The Union Agriculture Ministry estimates that India’s chickpea production for 2019-20 will be at 11.22 million tonnes (mt), a sharp increase from last year’s 9.94 mt and marginally short of 2017-18's record high of 11.38 mt.
Swaraj India leader Yogendra Yadav has said India is in the midst of a “policy-driven crisis in which the farmers are bound to suffer despite a bumper crop.” Alleging that the “agri-trade policy in this country is dictated by the traders’ lobby”, Yadav said he hoped “the government will suspend the imports for pulses in the face of a bumper harvest”.
Chickpea growing states of Maharashtra, Rajasthan, Uttar Pradesh, Andhra Pradesh, and Karnataka have been under the fear that imports will dampen their bumper crop. The Union Agriculture Ministry estimates that India’s chickpea production for 2019-20 will be at 11.22 million tonnes (mt), a sharp increase from last year’s 9.94 mt and marginally short of 2017-18’s record high of 11.38 mt.
The Swaraj India leader, however, is not sure an import ban will provide respite to Indian farmers. “The Agriculture Ministry in this country does not really have the final say about matters of import. It is the Commerce Ministry which determines the import policy. What is going to happen is that someone in the Commerce Ministry will wink the traders’ lobby about the upcoming suspension of pulses import and the traders will place their orders by the time the import ban arrives,” Yadav claimed.
Meanwhile, the bumper chickpea crop has farmers in Canada worried. North American nation happens to be one of India’s top pulses exporter. A Reuters report quoted agriculture minister of Canada’s Saskatchewan province, David Marit, as saying that India’s trade policy flip-flops have fuelled uncertainty among Canada’s farmers. “We would like to see consistency and transparency in market access,” Marit was quoted as saying on the sidelines of the Pulses Conclave, an industry conference. Saskatchewan is Canada’s biggest pulses producing province.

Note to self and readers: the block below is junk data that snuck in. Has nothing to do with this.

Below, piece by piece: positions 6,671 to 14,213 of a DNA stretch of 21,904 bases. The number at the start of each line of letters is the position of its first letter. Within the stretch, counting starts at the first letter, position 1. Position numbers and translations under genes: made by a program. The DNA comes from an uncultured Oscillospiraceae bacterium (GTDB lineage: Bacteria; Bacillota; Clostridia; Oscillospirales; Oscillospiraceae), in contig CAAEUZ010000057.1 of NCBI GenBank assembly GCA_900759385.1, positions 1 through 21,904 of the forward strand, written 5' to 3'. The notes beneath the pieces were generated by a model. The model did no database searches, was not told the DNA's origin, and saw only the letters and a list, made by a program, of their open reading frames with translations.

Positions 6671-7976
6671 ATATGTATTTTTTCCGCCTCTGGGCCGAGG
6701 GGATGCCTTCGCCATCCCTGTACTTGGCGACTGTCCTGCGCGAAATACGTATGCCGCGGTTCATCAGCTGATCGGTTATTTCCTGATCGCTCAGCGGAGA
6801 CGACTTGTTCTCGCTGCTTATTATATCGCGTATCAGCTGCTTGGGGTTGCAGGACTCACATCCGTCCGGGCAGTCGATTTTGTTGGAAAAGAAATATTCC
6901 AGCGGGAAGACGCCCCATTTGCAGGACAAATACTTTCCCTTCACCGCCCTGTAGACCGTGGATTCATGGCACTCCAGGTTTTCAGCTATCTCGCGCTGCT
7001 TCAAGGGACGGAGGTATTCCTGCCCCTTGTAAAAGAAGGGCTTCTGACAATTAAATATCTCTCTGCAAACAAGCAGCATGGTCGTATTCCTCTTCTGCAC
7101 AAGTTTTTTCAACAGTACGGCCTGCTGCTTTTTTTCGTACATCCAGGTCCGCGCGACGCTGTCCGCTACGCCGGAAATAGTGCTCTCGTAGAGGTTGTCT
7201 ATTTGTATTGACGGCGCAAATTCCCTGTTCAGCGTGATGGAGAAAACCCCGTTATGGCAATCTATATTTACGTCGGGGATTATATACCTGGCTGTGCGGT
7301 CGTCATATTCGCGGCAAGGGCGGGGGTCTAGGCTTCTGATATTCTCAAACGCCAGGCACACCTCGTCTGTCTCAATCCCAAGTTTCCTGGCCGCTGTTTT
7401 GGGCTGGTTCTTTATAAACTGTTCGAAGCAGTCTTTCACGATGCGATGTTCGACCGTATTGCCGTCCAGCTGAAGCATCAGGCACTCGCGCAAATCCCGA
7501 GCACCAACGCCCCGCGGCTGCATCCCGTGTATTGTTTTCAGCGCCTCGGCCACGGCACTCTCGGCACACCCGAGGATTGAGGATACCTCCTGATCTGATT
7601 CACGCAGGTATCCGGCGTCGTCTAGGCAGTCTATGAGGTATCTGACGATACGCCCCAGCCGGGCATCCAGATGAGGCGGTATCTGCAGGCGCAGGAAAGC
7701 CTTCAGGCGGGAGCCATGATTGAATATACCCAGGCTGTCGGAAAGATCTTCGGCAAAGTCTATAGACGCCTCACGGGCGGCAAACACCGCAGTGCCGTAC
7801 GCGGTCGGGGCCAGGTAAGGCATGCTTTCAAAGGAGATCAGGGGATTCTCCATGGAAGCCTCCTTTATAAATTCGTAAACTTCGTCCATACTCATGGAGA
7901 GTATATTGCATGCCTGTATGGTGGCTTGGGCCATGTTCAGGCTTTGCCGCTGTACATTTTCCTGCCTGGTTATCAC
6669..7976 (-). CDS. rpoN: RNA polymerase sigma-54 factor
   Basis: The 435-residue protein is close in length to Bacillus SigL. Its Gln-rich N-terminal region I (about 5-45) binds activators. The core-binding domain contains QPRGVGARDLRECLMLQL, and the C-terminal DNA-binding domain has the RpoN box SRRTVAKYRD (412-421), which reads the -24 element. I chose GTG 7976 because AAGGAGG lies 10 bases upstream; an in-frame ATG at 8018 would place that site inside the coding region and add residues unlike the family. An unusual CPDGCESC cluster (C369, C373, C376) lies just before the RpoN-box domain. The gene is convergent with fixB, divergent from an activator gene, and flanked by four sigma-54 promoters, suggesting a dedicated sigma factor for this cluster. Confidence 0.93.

Yadav said he wished Indian ministers were as empathetic and concerned about the farmers’ fortunes as their Canadian counterparts are.
Malini Saba, an entrepreneur with investments in the agro-business in South and Southeast Asia, said the inconsistent agri-trade policies of the government, in a way, also compromise the country’s foreign policy as it impacts the bilateral relationship between India and Canada. “India, as such, should prefer its own farmers rather than calling for imports from overseas,” she said.
Talking to indianexpress.com, All India Kisan Sabha (AIKS) leader Chhagan Lal Choudhary said the market prices of the pulses will fall drastically if the government continues to import. “The situation is such that the Indian farmer will not get his deserved price if the government continues to import. The pulses are rarely procured at the Minimum Support Price (MSP) anyway. Imports will further deteriorate the situation,” he said.
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